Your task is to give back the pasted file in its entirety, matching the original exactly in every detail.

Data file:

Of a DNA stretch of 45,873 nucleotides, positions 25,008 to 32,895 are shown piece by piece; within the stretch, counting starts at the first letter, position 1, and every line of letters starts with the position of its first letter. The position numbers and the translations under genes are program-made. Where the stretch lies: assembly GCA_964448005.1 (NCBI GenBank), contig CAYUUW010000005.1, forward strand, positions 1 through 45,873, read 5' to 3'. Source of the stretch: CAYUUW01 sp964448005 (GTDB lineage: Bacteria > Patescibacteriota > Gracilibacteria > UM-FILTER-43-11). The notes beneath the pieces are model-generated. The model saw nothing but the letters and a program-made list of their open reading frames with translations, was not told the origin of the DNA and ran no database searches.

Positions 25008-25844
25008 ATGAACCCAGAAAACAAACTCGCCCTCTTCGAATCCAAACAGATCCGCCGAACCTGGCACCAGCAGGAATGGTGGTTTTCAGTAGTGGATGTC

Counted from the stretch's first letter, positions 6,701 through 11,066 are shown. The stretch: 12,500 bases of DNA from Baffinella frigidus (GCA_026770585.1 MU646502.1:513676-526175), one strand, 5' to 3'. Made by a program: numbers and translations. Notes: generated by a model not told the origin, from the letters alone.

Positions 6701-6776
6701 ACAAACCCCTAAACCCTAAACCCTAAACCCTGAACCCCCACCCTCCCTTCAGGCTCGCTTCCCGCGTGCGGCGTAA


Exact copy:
Of a DNA stretch of 45,873 nucleotides, positions 25,008 to 32,895 are shown piece by piece; within the stretch, counting starts at the first letter, position 1, and every line of letters starts with the position of its first letter. The position numbers and the translations under genes are program-made. Where the stretch lies: assembly GCA_964448005.1 (NCBI GenBank), contig CAYUUW010000005.1, forward strand, positions 1 through 45,873, read 5' to 3'. Source of the stretch: CAYUUW01 sp964448005 (GTDB lineage: Bacteria > Patescibacteriota > Gracilibacteria > UM-FILTER-43-11). The notes beneath the pieces are model-generated. The model saw nothing but the letters and a program-made list of their open reading frames with translations, was not told the origin of the DNA and ran no database searches.

Positions 25008-25844
25008 ATGAACCCAGAAAACAAACTCGCCCTCTTCGAATCCAAACAGATCCGCCGAACCTGGCACCAGCAGGAATGGTGGTTTTCAGTAGTGGATGTC

Counted from the stretch's first letter, positions 6,701 through 11,066 are shown. The stretch: 12,500 bases of DNA from Baffinella frigidus (GCA_026770585.1 MU646502.1:513676-526175), one strand, 5' to 3'. Made by a program: numbers and translations. Notes: generated by a model not told the origin, from the letters alone.

Positions 6701-6776
6701 ACAAACCCCTAAACCCTAAACCCTAAACCCTGAACCCCCACCCTCCCTTCAGGCTCGCTTCCCGCGTGCGGCGTAA